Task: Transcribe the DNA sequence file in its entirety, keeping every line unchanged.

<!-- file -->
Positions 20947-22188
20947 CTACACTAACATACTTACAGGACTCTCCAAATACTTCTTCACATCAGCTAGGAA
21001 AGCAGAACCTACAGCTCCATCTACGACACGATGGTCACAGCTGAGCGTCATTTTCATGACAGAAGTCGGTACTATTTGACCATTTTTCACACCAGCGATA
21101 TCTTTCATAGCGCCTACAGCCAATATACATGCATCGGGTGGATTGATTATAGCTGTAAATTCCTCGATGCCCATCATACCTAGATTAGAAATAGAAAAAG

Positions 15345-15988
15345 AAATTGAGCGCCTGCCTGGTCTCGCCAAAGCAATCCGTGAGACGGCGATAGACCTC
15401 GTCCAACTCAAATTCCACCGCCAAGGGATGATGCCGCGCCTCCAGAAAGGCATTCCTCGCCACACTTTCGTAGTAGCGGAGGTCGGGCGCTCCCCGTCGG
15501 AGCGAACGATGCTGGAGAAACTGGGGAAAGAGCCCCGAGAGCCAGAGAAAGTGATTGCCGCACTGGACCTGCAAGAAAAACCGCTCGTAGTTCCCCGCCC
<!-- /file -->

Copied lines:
Positions 20947-22188
20947 CTACACTAACATACTTACAGGACTCTCCAAATACTTCTTCACATCAGCTAGGAA
21001 AGCAGAACCTACAGCTCCATCTACGACACGATGGTCACAGCTGAGCGTCATTTTCATGACAGAAGTCGGTACTATTTGACCATTTTTCACACCAGCGATA
21101 TCTTTCATAGCGCCTACAGCCAATATACATGCATCGGGTGGATTGATTATAGCTGTAAATTCCTCGATGCCCATCATACCTAGATTAGAAATAGAAAAAG

Positions 15345-15988
15345 AAATTGAGCGCCTGCCTGGTCTCGCCAAAGCAATCCGTGAGACGGCGATAGACCTC
15401 GTCCAACTCAAATTCCACCGCCAAGGGATGATGCCGCGCCTCCAGAAAGGCATTCCTCGCCACACTTTCGTAGTAGCGGAGGTCGGGCGCTCCCCGTCGG
15501 AGCGAACGATGCTGGAGAAACTGGGGAAAGAGCCCCGAGAGCCAGAGAAAGTGATTGCCGCACTGGACCTGCAAGAAAAACCGCTCGTAGTTCCCCGCCC